Motoring indigenisation looms

HARARE - Zimbabwe is making headway in indigenising the motoring industry, with authorities insisting every foreign-owned company should be majority-owned by locals.

The National Indigenisation and Economic Empowerment Board (Nieeb) — a vehicle created to implement the indigenisation programme and house assumed shares — said the motoring sector is not exempted.

“The (indigenisation) Act does not leave out any economic sector. This applies to every industry and the motoring industry is no exception,” said Wilson Gwatiringa, Nieeb chief executive.

Gwatiringa said the difference will only be in the implementation period of the policy.

“In the mining sector the compliance period is immediate, while in manufacturing industry it can be up to four years but the rest of the sectors are expected to comply within a year,” he said.

Recently, Indigenisation minister Saviour Kasukuwere, said themajority of firms in the mining sector had complied with the empowerment law in terms of general notice 114 of 2011 or had submitted plans.

Zimbabwe’s Indigenisation and Economic Empowerment Act requires all foreign controlled companies with an asset base of $500 000 or more to cede at least 51 percent of their shares to indigenous Zimbabweans.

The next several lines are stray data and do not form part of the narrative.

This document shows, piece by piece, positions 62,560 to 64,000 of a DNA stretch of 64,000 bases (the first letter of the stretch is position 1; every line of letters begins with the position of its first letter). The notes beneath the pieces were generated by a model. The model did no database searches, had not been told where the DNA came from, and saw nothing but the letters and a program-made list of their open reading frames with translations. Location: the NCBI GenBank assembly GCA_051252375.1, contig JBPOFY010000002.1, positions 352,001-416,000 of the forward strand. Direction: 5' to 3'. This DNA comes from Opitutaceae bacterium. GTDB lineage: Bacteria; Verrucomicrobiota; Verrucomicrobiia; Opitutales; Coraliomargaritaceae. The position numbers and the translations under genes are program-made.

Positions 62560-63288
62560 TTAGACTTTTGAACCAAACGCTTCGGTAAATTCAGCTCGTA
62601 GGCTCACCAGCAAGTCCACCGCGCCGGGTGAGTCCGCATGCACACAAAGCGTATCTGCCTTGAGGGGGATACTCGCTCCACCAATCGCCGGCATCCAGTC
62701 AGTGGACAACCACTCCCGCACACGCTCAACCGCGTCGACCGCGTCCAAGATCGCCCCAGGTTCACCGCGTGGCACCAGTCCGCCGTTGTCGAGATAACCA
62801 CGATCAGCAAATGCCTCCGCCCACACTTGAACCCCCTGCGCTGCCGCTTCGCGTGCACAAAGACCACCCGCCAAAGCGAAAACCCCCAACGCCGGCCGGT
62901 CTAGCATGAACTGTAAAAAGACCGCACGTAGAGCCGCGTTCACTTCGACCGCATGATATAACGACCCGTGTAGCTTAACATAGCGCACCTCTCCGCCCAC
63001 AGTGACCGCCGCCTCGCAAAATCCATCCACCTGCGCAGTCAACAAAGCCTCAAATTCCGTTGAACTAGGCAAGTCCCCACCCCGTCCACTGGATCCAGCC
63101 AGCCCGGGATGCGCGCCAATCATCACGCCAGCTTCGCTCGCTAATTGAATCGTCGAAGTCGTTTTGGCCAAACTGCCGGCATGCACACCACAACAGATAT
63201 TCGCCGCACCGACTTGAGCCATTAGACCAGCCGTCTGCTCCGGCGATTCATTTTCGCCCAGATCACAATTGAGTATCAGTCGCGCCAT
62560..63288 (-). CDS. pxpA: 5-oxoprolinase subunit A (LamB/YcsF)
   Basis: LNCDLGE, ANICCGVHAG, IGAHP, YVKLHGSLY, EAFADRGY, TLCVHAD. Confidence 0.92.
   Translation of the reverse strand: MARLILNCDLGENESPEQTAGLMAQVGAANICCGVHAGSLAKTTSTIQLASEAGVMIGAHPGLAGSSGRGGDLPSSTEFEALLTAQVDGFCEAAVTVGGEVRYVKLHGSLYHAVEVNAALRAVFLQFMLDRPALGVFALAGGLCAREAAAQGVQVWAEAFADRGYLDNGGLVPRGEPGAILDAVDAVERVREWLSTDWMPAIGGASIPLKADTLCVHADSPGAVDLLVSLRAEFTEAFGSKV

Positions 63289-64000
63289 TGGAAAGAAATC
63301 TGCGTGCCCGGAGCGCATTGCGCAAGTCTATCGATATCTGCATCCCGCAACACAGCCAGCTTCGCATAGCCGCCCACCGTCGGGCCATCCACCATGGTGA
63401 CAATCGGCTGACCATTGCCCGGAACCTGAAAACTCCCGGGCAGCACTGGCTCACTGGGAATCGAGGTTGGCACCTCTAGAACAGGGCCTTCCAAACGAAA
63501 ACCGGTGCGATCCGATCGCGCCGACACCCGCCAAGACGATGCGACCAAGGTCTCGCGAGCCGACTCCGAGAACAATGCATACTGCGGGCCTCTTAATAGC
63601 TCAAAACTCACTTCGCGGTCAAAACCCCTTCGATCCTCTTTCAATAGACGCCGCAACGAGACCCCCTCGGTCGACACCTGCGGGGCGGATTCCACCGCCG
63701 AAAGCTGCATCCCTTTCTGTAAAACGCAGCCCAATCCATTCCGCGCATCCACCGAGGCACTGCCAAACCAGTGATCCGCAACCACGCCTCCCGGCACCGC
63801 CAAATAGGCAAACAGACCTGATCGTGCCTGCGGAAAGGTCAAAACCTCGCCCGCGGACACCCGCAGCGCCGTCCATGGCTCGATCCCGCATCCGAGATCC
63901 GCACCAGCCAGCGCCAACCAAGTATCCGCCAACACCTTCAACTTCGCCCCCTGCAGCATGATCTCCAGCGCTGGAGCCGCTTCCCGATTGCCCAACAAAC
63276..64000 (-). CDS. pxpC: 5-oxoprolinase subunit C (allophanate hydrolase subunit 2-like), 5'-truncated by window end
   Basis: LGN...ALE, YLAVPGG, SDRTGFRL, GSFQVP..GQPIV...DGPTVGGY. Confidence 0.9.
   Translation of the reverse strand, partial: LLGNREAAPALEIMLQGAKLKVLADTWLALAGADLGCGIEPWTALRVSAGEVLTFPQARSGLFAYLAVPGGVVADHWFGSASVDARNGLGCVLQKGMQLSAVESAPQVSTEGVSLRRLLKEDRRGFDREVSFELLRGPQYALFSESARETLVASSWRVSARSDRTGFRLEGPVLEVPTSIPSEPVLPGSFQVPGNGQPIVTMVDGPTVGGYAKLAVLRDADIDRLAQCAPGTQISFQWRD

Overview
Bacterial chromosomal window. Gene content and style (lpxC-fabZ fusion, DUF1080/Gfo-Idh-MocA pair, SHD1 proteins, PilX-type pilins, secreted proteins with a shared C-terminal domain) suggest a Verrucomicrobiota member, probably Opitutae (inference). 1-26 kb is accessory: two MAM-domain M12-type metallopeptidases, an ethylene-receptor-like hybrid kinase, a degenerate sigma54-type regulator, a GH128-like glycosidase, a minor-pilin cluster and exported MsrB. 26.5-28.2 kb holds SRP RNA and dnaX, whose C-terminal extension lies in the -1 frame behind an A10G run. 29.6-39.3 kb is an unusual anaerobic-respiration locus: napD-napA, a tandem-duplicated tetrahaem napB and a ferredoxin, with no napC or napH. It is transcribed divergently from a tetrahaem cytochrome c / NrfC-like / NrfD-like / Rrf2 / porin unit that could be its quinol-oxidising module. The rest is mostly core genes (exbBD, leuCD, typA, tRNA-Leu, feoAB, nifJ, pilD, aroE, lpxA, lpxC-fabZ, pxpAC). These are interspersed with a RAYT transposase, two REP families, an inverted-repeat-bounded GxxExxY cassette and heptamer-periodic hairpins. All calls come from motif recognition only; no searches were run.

Economic experts say Zimbabwe’s automotive industry is viewed with immense potential and could be a key driver of the country’s economy if opened up.

Willowvale Motor Industries (Private) Limited (WMMI) is currently Zimbabwe’s only car manufacturer, specialising in the Mazda range of motor vehicles with kits coming from Japan.

Apart from South Africa, Zimbabwe is the only country with an assembly industry which has the potential to benefit downstream industries like manufacturers of motor components such as rubber belts, filters, spark plugs, brake pads among others.

However, other industry players feel that instead of forcing foreign motoring companies to comply with the Indigenisation Act, there is a need to develop a local motor industry development policy that would guide the revival of the once vibrant industry.

“The policy must include a phased approach to the total ban of grey imports of motor vehicles.
“Ideally, in the interim, the importation of second-hand vehicles must be assigned to the respective franchise holders to ensure that vehicles receive a mandatory pre-shipment inspection to prevent the importation of vehicles that ready for the scrap heap, fully supported by parts and service while fully accounted for with respect to import duty and Value Added Tax,” said the Industrial Development Corporation on its website.

The demand for new vehicles for the local market has been estimated at 35 000 of which approximately 18 000 are supplied by the four main assembly plants at WMMI, Quest, WH Dahmer and Deven Engineering.

However, the demand for new vehicles contracted to an estimated 6 000 in 2011. - John Kachembere

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